Wednesday, February 22, 2012

Recycling Wipes Boxes

Those of us who use disposable wipes know how nice those wipes boxes can be. I usually pick the ones with the cutest designed on them. But when they're done and we are either done with wipes or we end up collecting extras, what to do with the box?

So, my baby is obsessed with pulling wipes out of the wipes box. Anyone who's had an open kleenex box around or a wipes box might know this frustration. My preschooler loved doing it when she was younger, too. But we don't want to lose the wipes/kleenex that we bought to clean with.

One answer to this is to buy a box of kleenex for baby to have themselves and write it off as done. But some of those kleenex might get eaten in the process. While many people wouldn't think much of this, the dioxin used to bleach the kleenex really isn't safe to consume. And it looks funny when it comes out as poop, lol.

A better option is to use something safe and reusable inside the kleenex box or Huggies wipes container (don't use Pampers, the hard edges can chafe baby's hands... I know they hurt mine!). Playsilks are an option, of course. You could also cut up old, stained clothing into squares/strips and put them inside to be pulled out. Different materials can have the added benefit of exploring different textures through play. Stained onesies, t-shirts, pantyhose... the options are wide! Remember not to use materials with choking hazards like buttons, sequins or beads (which will just get ripped off as they're pulled out).

The first option is, of course, to use it for cloth wipes if you use them!

I also use wipes boxes for art supplies. They are great for holding crayons in a place that is easy for toddlers and preschoolers to access. In addition, you can use them to store small toys such as legos or blocks, doll clothes, hot wheels, marbles, puzzle pieces when their boxes become wrecked, thomas trains, etc. They can also be used to store play dough that has lost its container, preventing play dough rocks. 

You can use them in the bathroom for holding makeup, hair ties and bows, or pretend makeup for your child. They can be used for holding collectable cards, photos or other loose papers. In the bedroom they can hold socks, pantyhose or anything else you can imagine for them. In the living room, they can be used to organize remotes or if you have an old game system like an N64, Sega or SNES, you can use them to hold games.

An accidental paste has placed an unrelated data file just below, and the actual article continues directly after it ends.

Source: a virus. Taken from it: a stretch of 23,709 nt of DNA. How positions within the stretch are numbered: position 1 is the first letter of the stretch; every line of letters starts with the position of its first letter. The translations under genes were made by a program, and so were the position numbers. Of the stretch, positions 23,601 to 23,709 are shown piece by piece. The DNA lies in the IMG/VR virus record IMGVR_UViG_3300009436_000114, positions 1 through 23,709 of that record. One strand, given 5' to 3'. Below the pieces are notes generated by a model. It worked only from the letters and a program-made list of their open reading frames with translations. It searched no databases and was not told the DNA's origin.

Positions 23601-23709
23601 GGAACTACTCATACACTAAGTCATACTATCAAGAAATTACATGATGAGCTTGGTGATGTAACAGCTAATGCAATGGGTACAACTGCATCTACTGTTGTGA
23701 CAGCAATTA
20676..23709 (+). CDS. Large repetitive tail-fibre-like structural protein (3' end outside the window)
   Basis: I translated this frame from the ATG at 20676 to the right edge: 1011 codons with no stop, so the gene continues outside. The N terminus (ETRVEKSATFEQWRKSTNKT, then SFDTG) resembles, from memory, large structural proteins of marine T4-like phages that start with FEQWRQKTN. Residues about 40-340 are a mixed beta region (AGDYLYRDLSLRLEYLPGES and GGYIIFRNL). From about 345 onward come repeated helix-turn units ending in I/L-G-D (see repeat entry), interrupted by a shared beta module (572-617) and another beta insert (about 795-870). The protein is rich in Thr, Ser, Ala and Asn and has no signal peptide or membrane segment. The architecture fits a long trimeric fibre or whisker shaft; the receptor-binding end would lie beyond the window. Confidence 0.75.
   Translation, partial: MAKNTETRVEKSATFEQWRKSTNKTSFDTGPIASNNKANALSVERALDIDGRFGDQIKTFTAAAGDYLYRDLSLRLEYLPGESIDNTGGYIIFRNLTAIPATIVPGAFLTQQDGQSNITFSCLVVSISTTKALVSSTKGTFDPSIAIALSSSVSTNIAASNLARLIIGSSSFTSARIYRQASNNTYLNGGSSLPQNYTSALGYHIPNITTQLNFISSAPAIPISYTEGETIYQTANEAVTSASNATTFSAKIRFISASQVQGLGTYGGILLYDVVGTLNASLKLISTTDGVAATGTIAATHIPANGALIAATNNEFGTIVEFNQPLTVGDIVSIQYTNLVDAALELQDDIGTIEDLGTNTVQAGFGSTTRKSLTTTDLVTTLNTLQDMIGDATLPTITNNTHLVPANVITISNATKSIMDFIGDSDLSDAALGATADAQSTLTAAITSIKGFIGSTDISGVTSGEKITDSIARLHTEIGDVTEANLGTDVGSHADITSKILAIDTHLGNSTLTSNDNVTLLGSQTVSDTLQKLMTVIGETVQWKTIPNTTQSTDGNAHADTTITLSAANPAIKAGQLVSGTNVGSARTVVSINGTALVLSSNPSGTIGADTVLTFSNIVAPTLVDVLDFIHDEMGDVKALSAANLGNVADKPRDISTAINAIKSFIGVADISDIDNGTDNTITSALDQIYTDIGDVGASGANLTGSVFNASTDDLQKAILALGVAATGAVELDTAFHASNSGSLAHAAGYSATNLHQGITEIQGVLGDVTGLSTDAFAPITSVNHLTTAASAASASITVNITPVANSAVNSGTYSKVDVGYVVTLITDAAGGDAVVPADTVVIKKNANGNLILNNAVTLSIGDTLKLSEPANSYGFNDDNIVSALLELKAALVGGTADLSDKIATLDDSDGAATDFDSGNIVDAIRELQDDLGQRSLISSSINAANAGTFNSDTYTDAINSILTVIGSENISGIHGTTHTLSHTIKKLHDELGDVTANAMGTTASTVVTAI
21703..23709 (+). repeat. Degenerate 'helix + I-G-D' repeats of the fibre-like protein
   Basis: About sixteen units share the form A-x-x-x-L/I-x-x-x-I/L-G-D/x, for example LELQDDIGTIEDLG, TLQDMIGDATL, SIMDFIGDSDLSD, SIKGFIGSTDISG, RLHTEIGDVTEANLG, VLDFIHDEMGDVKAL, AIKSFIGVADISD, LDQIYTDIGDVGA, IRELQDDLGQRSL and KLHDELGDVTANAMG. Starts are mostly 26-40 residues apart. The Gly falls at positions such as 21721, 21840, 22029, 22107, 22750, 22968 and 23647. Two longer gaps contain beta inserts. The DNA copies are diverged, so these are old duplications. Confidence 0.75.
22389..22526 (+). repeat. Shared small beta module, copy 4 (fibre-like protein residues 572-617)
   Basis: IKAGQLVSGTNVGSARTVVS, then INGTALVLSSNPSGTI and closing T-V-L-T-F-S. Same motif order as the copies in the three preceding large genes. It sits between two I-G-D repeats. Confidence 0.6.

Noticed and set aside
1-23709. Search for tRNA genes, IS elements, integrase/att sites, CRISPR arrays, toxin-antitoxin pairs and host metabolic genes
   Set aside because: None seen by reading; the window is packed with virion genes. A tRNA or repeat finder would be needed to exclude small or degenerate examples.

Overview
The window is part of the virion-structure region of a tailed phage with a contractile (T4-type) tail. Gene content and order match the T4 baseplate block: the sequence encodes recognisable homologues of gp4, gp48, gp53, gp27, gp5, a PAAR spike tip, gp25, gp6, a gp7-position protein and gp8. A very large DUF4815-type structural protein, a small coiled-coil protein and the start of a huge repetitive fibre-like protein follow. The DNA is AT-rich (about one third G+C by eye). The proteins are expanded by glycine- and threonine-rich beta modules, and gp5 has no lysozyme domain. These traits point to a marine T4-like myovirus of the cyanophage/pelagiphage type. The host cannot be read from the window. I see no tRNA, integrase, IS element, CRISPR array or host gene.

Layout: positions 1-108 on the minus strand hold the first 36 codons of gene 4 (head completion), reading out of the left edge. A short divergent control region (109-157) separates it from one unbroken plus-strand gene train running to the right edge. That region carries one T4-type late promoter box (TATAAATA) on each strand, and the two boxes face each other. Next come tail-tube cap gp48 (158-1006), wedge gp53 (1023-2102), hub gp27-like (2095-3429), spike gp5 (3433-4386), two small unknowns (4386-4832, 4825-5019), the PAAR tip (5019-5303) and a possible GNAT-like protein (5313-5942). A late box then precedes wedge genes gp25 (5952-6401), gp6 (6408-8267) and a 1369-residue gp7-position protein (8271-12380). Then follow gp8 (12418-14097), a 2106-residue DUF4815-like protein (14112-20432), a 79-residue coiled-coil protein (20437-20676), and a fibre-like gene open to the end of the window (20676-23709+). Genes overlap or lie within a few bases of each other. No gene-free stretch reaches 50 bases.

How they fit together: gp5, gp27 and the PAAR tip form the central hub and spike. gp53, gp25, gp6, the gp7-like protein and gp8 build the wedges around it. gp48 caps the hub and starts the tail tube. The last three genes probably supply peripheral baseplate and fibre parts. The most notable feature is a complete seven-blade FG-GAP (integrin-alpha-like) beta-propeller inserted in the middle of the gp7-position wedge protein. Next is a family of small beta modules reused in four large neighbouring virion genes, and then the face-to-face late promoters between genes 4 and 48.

The uses are multiple, so they don't have to be thrown out after you've outgrown them!

originally published on cafemom, edited/updates for this post

Wednesday, February 8, 2012

Chocolate Coconut Chocolate Chip Cookies

Or CCC Cookies! Yes, it's that time again--time for a recipe!

Yeah, I'm kind of sloppy when I drop the cookie dough

Recipe Yield: 2 dozen (or 16 sloppy, big ones)


  • 1/2 cup (two sticks) butter, softened*
  • 1/2 cup white sugar
  • 1/4 cup light brown sugar 
  • 1 egg
  • 1/2 teaspoon vanilla extract
  • 1 teaspoon imitation** coconut extract
  • 1 cup all-purpose flour
  • 1/3 cup cocoa powder
  • 3/8 teaspoon baking soda
  • 1/4 teaspoon salt
  • 1/2 cup shredded, unsweetened coconut
  • 1/2 cup semisweet chocolate chips
  • 1/2 cup coconut M&Ms (optional)


  1. Preheat oven to 350 degrees F (175 degrees C).
  2. In large bowl, cream butter and sugars together. Mix in egg, coconut extract and vanilla until light and fluffy. 
  3. Combine the flour, cocoa, baking soda, and salt. Stir into the butter mixture until well blended. 
  4. Mix in the chocolate chips, shredded coconut and M&Ms. 
  5. Drop by rounded teaspoonfuls onto ungreased cookie sheets (I prefer to use parchment paper--I stopped burning cookies when I started using it).
  6. Bake for 12 to 15 minutes in the preheated oven, or just until set. Cool slightly on the cookie sheets before transferring to wire racks to cool completely. 
  7. Enjoy!

    * For dairy free, substitute margarine for butter and use dairy-free chocolate chips **Unlike imitation vanilla, imitation coconut tastes great. I don't know if there's a non-imitation version, either.

Friday, February 3, 2012

First Time Moms and the Hospital Birth

Disclaimer: This post obviously addresses mothers with average, uncomplicated pregnancies who do not desire a medicalized birth.

Okay, so in our society, whenever a woman hears the word "birth," the first thing that comes to mind is usually the hospital (and often, a dramatic scene from a television or movie). Even women who've decided they don't want pain meds for their birth for whatever reason, still automatically think of going to an OB/GYN and birthing in the hospital. Women who've thought of homebirth are often confronted by worried partners who have been similarly conditioned to think of birth as a medical event and convinced to go the hospital route, even though they know it's not the best option for them.
courtesy of stockxchng